The washing machine is one of the many unsung heroes of economic growth - the benefits of which many of us would not want to live without.
That's why the chart below is fantastic news. The ownership of washing machines in the UK from 1970 to now has skyrocketed.
This data, from the Office for National Statistics, has been measured in a number of different ways over the years - but the trend is clear. More and more homes have been able to automate the laborious task of washing clothes.
In 2012, the proportion of households with a washing machine stood at 97 per cent. During all this time washing machines have been improving, and innovation has enhanced our lives in a number of other ways - freeing us from the monotony of many boring and time consuming tasks.
Hans Rosling, professor of global health at Sweden's Karolinska Institute, powerfully explains the magic of the washing machine in his TED lecture on the subject.
HMS Belfast & Tower Bridge
(Laura Lean/City A.M.)
The Shard & London Bridge
(Laura Lean/City A.M.)
(Laura Lean/City A.M.)
UK markets continue to believe that interest rates will rise in mid-2015 despite dovish noises from the Monetary policy Committee MPC, according to Capital Economics.
MPC members have repeatedly tried to signal that if unemployment falls to seven per cent this will not automatically trigger a rise in interest rates.
Overnight index swap (OIS) rates suggest that investors expect the Bank to raise rates in mid-2015. Capital Economics note that the spread between 2-year OIS rates and overnight interest rates is still much smaller than one would have expected given its past relationship with GDP growth.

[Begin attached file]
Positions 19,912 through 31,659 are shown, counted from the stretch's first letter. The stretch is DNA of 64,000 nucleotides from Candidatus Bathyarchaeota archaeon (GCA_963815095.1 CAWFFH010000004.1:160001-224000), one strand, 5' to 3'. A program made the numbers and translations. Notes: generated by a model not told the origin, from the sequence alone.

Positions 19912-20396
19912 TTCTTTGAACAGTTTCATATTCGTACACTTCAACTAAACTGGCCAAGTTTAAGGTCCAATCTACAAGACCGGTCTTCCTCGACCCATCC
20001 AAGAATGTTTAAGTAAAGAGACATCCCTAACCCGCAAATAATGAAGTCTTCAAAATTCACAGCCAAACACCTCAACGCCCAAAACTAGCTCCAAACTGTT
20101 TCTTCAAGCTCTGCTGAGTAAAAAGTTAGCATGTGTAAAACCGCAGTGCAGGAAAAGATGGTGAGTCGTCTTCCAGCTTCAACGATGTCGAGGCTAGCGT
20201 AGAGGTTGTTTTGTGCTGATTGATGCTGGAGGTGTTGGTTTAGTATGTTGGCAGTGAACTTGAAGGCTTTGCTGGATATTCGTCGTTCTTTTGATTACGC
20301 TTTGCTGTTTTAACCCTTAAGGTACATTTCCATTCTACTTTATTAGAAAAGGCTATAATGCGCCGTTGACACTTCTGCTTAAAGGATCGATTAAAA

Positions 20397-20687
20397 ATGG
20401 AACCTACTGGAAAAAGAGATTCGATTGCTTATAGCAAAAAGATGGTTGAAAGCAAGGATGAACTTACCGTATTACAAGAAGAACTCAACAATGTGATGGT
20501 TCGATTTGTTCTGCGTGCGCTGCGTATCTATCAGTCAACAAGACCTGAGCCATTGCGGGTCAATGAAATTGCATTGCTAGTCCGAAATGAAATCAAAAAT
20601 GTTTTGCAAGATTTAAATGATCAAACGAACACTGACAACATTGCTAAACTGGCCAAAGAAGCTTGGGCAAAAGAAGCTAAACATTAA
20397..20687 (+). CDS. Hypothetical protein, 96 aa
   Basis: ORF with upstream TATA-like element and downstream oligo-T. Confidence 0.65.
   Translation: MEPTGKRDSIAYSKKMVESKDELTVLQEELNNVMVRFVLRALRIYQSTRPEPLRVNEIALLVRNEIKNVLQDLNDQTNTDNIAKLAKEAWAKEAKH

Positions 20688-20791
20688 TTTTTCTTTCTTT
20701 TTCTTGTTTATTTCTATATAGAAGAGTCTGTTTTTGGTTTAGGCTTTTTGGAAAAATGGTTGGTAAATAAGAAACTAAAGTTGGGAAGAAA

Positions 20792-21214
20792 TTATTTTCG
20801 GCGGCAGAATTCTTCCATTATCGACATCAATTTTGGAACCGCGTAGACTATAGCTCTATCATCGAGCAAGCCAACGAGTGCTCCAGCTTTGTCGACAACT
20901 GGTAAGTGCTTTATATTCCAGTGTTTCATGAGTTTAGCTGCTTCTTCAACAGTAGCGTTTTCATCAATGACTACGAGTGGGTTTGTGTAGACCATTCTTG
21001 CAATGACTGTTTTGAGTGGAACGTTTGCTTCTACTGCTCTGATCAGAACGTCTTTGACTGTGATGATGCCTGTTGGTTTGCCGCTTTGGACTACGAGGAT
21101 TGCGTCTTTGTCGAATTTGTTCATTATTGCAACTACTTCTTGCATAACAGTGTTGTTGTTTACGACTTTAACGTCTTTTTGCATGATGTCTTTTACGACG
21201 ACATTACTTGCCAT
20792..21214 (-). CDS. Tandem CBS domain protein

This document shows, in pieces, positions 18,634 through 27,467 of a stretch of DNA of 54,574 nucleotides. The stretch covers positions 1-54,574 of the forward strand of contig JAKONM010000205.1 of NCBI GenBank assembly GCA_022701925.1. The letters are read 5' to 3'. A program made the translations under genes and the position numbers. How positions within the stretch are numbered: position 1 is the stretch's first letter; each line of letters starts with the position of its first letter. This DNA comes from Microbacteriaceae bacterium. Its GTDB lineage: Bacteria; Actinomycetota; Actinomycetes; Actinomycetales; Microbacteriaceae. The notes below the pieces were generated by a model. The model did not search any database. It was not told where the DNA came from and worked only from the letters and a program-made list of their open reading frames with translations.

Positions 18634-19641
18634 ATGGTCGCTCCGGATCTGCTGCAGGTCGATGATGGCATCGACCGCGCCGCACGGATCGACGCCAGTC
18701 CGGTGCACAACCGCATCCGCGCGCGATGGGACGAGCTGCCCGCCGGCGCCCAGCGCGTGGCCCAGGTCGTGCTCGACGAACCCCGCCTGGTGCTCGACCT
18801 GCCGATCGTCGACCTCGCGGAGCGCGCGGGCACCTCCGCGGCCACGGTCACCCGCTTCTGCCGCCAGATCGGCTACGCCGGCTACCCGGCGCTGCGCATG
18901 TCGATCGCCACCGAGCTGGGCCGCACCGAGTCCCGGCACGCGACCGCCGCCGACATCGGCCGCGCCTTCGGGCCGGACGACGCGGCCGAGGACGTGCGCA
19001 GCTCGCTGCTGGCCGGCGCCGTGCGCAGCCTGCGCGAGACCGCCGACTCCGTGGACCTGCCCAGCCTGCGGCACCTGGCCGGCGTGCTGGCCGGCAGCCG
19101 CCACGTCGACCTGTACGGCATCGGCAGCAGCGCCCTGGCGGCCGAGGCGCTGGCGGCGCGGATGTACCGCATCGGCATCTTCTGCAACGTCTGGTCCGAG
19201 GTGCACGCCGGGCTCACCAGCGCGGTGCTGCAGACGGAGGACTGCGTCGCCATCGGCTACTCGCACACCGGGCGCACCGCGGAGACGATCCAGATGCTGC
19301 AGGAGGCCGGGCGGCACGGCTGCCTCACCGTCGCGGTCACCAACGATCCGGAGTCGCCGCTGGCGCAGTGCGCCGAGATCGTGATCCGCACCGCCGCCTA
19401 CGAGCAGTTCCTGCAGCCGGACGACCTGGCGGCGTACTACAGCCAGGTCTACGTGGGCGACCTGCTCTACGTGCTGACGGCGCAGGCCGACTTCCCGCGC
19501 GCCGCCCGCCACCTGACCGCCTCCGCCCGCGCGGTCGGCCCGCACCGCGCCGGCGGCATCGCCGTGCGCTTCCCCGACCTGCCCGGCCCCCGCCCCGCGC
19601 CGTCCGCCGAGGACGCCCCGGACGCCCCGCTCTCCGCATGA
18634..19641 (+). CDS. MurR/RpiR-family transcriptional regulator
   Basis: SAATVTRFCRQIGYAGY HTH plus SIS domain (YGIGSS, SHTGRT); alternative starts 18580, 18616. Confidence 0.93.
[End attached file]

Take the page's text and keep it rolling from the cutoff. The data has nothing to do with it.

Gilt yields have tracked US Treasury yields higher over the last month as investors anticipate the Fed's forthcoming tapering. Over the past month both real yields and break-even rates have risen. Capital Economics attribute to improving GDP growth.
Although corporate bond issuance was positive in October, cumulative issuance over the year is still behind that seen at the same point in 2012. Corporate bonds have risen since then, while government bonds have remained steady.
Looking to the future firms may be increasingly attracted to borrow from banks rather than the bond market.
UK equities fell over the last month, underperforming those overseas. However, recent good news on the UK economy appears to be providing some support for equities.
Over the past month, the sterling trade-weighted index climbed to its highest point since August 2009. The appreciation in sterling is largely due to markets lowering their expectations for US and Eurozone interest rates by more than they have for UK.
The pound also rose following the release of the second estimate if third quarter GDP growth. Capital Economics speculate that "given the extent of optimism about the UK’s relative growth prospects, sterling might have been higher without the MPC’s guidance."
Latest figures from the Office for National Statistics (ONS) show that households spent an average £489 per week last year. They also show where we scrimped and splurged compared to pre-recession 2006, when average spend was £526.40.
(All 2006 and other pre-2012 figures are adjusted for inflation.)
Here are some interesting changes:
Housing, fuel, power
For the first time in recent years, housing, fuel and power spending overtook transport in 2012, accounting for £68 of total spend, up from £62.80 in 2006.
That figure includes rent, fuel, electricity and maintenance. The ONS said that energy price hikes and cold winters in 2011 and 2012 drove the increase.
Moreover, the proportion of households renting has risen in recent years from 29 per cent to 34 per cent.